Under pressure from journalists, Panama squelches controversial libel bill

controversial bill that included up to four years of prison for those who “insult” the president or other elected officials was withdrawn by the president of Panama’s National Assembly, José Muñoz, EFE and Terra report.

The draft law was announced less than a week ago and prompted severe criticism from the opposition and journalists, who argued that it was an attack on freedom of expression. “Listening to journalists from the different unions, we decided to abandon it,” said Muñoz, one of the bill’s sponsors, quoted by Terra.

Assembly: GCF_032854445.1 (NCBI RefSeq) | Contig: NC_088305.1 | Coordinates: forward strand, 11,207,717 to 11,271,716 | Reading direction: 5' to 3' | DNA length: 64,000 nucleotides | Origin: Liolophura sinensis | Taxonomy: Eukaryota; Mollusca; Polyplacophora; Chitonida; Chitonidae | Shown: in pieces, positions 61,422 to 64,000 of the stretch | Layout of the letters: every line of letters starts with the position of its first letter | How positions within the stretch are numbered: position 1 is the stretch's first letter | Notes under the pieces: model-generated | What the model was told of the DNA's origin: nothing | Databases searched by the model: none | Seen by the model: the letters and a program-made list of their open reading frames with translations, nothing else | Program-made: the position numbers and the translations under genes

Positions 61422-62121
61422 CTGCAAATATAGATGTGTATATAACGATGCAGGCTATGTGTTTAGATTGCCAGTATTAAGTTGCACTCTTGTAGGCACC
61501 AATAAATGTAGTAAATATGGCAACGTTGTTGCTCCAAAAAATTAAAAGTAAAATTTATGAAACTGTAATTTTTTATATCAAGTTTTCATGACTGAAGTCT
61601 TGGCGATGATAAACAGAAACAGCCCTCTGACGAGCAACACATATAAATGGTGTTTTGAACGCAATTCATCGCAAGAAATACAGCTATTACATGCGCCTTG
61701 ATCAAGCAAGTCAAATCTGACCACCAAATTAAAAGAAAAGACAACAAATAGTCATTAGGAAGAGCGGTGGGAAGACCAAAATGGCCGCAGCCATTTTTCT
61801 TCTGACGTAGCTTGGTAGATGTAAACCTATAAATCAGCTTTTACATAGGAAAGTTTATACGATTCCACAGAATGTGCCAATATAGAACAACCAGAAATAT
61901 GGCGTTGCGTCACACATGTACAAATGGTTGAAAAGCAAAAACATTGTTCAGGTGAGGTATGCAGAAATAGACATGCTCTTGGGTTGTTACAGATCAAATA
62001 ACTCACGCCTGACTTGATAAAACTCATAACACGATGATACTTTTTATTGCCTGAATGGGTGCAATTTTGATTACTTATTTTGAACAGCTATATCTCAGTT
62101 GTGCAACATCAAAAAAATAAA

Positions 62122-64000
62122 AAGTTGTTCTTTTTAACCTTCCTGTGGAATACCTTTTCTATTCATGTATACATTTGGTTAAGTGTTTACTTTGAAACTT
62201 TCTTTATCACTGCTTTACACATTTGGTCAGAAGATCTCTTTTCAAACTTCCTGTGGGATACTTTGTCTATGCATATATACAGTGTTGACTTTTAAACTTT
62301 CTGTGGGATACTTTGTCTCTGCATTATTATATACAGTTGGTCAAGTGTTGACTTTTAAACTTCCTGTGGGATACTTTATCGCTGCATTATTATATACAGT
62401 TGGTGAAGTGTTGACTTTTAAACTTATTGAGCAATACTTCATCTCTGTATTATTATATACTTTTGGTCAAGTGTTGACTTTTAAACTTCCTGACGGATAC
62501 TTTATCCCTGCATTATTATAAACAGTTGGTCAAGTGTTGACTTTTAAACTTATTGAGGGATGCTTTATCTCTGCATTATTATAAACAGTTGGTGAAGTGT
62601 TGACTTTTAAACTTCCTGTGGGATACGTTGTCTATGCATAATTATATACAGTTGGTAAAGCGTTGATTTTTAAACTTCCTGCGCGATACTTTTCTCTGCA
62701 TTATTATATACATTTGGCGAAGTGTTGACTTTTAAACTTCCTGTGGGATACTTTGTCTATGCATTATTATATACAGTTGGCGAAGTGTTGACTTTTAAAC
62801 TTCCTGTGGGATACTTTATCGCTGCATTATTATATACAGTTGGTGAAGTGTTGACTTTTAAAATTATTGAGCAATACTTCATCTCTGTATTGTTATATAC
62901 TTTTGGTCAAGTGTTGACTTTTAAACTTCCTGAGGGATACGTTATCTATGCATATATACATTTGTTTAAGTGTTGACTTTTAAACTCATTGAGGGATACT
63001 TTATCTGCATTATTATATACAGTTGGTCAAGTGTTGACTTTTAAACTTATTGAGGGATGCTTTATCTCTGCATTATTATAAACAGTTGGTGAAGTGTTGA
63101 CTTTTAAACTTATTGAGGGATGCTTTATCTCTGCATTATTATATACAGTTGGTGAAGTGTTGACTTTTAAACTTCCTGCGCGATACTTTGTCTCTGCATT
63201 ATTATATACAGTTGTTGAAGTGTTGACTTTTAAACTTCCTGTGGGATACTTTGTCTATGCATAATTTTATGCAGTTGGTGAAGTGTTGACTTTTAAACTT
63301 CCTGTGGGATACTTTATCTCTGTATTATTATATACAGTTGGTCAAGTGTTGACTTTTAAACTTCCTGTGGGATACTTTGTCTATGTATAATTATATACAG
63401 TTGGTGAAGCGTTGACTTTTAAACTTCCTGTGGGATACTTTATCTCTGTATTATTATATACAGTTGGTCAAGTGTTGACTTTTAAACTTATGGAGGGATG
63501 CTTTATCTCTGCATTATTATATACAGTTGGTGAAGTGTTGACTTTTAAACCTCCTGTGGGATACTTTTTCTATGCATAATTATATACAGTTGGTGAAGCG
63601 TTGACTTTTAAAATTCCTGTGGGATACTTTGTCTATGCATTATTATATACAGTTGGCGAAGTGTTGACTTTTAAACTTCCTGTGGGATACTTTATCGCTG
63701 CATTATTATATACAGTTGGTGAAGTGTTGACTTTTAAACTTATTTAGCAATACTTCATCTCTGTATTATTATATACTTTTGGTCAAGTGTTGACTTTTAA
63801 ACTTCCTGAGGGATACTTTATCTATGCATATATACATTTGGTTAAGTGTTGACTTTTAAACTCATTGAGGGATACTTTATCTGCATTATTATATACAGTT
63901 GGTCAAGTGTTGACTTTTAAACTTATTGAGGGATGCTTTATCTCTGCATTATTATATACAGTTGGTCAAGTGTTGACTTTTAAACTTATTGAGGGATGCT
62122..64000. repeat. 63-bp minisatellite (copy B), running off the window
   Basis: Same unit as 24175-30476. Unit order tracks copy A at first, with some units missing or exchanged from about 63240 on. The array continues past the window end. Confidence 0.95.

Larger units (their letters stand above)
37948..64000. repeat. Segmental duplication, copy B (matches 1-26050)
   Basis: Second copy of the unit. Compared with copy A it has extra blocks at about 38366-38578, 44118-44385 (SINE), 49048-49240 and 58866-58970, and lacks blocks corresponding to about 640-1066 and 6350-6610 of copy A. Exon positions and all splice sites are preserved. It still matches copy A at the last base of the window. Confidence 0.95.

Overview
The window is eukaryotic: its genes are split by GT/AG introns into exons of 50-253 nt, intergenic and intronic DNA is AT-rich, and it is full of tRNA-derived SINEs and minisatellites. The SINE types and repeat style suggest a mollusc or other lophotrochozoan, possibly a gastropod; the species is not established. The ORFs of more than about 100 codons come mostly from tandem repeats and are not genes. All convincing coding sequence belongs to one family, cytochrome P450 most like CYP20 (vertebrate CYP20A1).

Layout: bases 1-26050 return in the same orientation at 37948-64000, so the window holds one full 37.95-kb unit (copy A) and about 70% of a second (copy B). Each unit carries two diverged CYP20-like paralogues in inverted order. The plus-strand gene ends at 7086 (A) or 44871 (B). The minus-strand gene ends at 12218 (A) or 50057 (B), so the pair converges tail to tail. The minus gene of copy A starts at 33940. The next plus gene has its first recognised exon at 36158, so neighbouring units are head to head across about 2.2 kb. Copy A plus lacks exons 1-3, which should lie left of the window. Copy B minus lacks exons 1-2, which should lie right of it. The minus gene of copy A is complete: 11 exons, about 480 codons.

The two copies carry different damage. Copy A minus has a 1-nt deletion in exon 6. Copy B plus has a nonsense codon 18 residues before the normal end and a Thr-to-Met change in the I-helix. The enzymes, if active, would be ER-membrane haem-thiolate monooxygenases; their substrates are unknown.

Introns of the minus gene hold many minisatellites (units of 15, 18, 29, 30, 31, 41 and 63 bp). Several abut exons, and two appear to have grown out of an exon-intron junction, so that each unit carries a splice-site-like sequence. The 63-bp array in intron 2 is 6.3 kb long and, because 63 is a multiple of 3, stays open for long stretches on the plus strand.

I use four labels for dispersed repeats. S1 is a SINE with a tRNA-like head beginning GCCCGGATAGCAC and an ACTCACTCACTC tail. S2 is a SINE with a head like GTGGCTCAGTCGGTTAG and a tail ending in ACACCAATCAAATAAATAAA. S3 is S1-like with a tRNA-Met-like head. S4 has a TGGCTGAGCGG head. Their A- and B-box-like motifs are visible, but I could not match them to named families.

The announcement came after Panamanian President Ricardo Martinelli said that even if the bill passed, he would “veto it,” La Estrella explains. Groups like the National Journalists’ Guild of Panama, the Inter American Press Association, and Reporters without Borders opposed the bill calling it a “step backwards” for freedom of expression and reminiscent of dictatorship-era gag rules.

Note from the editor: This story was originally published by the Knight Center’s blog Journalism in the Americas, the predecessor of LatAm Journalism Review.